In 1913, a young girl was brutally murdered. The trial pitted a Jewish man against a black man, both of whom had to convince a white jury that they were innocent. Antisemitism and racism would shape the course of the trial, which ultimately ended in the lynching of Leo Frank at the hands of a white mob.
What happened to Leo Frank? He was a 29-year-old superintendent of a pencil factory, but when one of his teenage workers was found dead in the basement, Frank became a murder suspect. And even though many believed he was innocent, Frank was kidnapped from jail so that an angry mob could lynch him.
The lynching of Leo Frank emboldened powerful Southerners to revive the Ku Klux Klan. Like the deadly 1921 Tulsa race riot and the 1923 Rosewood Massacre, the men who wanted Leo Frank dead were never brought to justice—in fact, one of them became governor and another became senator. The truth about Leo Frank and the KKK is part of our country's long, horrific history of white supremacy.
A Mob Of Prominent White Georgians Kidnapped Frank From Prison
Leo Frank had been in prison for two years, but he was certain he would be released. Governor Slaton believed Frank was innocent, and he recommended that the next governor grant him a full pardon. Frank ignored the protestors who burned Slaton in effigy, including a dummy hanged with the sign, "John M. Slaton, King of the Jews and Georgia's Traitor Forever."
But on August 17, 1915, a mob descended on the prison where Frank was being held. They were led by a former governor, a respected judge, and state legislators. The mob also included clergymen and an ex-sheriff. The mob overpowered the guards and seized Frank, driving him 150 miles away to Marietta, Georgia, Mary Phagan's hometown. On the drive, the men tried to force Frank to confess. But he swore his innocence, causing some to question whether they had made a mistake. Others, though, pressed on with the plot to lynch Leo Frank.
Leo Frank Died An Agonizing Death For A Crime He Didn't Commit
With a manhunt already underway to find Leo Frank, the mob placed a rope around his neck. They led Frank to a large oak tree. Just moments before they killed him, the mob gave Frank a chance to say his final words. Instead, he took off his wedding ring and asked that someone return it to his wife.
The mob then lifted Frank on top of a table under the tree. With the rope secure, they kicked the table out from under Frank's feet. But the drop didn't kill him. Instead, Leo Frank's death was slow and agonizing, as the drop hadn't been long enough.
When word spread that Frank had been lynched, hundreds of people flocked to Marietta to see his body. They tore off pieces of his shirt to save as souvenirs. Two days later, an unidentified man returned Frank's wedding ring to his wife.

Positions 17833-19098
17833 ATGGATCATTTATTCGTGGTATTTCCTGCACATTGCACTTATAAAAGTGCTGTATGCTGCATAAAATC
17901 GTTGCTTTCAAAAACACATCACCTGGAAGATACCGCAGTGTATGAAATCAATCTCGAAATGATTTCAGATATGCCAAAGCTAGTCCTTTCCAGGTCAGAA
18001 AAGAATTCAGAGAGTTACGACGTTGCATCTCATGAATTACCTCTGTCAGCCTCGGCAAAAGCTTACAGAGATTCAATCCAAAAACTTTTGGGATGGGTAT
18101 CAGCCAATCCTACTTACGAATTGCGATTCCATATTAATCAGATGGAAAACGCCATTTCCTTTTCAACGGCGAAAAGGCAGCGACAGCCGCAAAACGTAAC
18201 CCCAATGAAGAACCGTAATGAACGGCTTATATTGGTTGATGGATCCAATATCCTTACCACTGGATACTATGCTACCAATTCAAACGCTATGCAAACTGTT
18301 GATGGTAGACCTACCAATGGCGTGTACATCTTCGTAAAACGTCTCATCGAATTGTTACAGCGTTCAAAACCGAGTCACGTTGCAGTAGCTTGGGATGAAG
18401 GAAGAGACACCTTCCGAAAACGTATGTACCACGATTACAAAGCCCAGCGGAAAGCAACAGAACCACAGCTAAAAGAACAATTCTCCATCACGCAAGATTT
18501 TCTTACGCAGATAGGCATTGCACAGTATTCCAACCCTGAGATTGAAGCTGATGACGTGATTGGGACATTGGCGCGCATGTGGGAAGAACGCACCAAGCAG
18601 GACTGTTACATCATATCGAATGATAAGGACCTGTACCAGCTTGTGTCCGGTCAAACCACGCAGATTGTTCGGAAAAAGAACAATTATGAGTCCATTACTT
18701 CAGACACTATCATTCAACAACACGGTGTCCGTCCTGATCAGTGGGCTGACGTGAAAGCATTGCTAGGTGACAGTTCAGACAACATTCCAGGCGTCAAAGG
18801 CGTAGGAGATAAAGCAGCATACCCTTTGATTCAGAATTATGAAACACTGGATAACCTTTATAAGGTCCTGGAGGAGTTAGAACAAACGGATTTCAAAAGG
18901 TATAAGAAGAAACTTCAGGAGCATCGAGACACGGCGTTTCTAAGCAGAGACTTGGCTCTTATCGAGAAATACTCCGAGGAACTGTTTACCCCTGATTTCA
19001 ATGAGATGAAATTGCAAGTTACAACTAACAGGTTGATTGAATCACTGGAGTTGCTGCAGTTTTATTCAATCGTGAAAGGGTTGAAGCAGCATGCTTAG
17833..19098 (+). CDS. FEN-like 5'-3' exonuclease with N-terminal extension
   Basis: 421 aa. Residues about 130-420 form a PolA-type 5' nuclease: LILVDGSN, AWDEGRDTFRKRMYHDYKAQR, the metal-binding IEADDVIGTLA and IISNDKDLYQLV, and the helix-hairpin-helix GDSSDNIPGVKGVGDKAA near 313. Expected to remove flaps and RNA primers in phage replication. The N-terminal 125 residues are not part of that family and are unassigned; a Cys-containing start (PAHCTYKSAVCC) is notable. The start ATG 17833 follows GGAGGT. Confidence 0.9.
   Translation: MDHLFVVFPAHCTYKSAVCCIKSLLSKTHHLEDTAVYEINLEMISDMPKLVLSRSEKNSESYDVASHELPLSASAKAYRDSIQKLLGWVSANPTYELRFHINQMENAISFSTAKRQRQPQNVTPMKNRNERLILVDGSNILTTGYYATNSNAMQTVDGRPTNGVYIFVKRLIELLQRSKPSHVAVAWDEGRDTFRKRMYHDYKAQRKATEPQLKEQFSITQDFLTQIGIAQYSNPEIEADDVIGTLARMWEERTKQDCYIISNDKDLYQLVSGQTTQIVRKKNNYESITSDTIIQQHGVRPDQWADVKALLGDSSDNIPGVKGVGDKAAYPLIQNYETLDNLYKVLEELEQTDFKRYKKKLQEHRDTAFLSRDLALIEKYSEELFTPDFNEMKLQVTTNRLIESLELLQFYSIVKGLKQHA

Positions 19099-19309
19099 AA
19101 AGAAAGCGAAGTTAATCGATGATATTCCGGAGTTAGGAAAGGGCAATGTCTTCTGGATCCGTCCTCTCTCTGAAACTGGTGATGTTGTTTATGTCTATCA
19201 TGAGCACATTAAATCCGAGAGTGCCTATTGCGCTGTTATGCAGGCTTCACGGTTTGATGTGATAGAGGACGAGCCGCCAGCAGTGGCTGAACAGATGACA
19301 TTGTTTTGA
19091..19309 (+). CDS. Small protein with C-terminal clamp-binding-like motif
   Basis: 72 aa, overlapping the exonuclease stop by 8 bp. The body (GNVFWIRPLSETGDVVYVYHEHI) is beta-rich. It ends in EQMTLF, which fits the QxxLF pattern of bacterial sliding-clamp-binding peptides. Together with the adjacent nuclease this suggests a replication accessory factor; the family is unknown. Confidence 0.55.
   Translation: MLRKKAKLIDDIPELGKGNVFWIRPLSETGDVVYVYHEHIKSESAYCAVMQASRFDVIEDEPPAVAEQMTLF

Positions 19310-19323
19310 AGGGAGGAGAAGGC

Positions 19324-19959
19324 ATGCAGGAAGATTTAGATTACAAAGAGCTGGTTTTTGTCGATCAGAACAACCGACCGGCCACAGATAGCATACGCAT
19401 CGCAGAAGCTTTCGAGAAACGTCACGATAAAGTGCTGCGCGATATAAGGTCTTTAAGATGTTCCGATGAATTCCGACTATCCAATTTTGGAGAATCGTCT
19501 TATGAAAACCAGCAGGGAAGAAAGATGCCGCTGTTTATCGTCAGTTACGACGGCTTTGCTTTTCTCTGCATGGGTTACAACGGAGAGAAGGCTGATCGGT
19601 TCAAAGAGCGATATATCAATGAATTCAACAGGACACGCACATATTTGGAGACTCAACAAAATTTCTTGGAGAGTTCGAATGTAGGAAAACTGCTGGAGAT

Frank's Lynching Led To The Revival Of The Ku Klux Klan
The men who lynched Leo Frank were prominent, powerful Georgians. None of them ever stood trial for the murder. In fact, a month after lynching Leo Frank, many of the murderers carried out more lynchings. With Tom Watson egging them on, they decided to revive the Ku Klux Klan.
On November 23, 1915, a crowd of 30 men, including some who had lynched Leo Frank, gathered at the top of Stone Mountain and lit an enormous cross. The burning cross could be seen for miles, a signal fire that the KKK was back. The so-called Second Ku Klux Klan promoted white supremacy throughout the 1920s, growing to as many as 5 million members by 1925. In addition to terrorizing black populations, the KKK targeted Jews, Catholics, Mexicans, Asians, and other non-white immigrants.
In 1925, more than 50,000 KKK members paraded through Washington, D.C., their faces unmasked for all to see. Some of them might have even carried a picture of Leo Frank's lynching—it was turned into a postcard after his death.
A Vice Presidential Candidate And Future Senator Told A Mob To Lynch Frank
Tom Watson was the vice presidential candidate alongside William Jennings Bryan in 1896, uniting Midwestern farmers with Southern workers under a populist banner. By the early twentieth century, Watson was arguing that black people should be disenfranchised, and that Catholics and Jews were dangerous to America.
Watson also owned a popular paper, which tripled circulation during the Frank trial. Watson's paper portrayed Leo Frank as a greedy, lecherous Jew. He supposedly preyed on young white girls, using his "unlimited money and invisible power," according to the paper. And when Frank's sentence was commuted to life in prison, Watson called for Frank to be lynched. "Lynch law is a good sign," Watson wrote, "it shows that a sense of justice yet lives among the people."
On August 17, 1915, a group of white men took up Watson's call. And four years later, many of the same men would elect Watson to be Georgia's senator.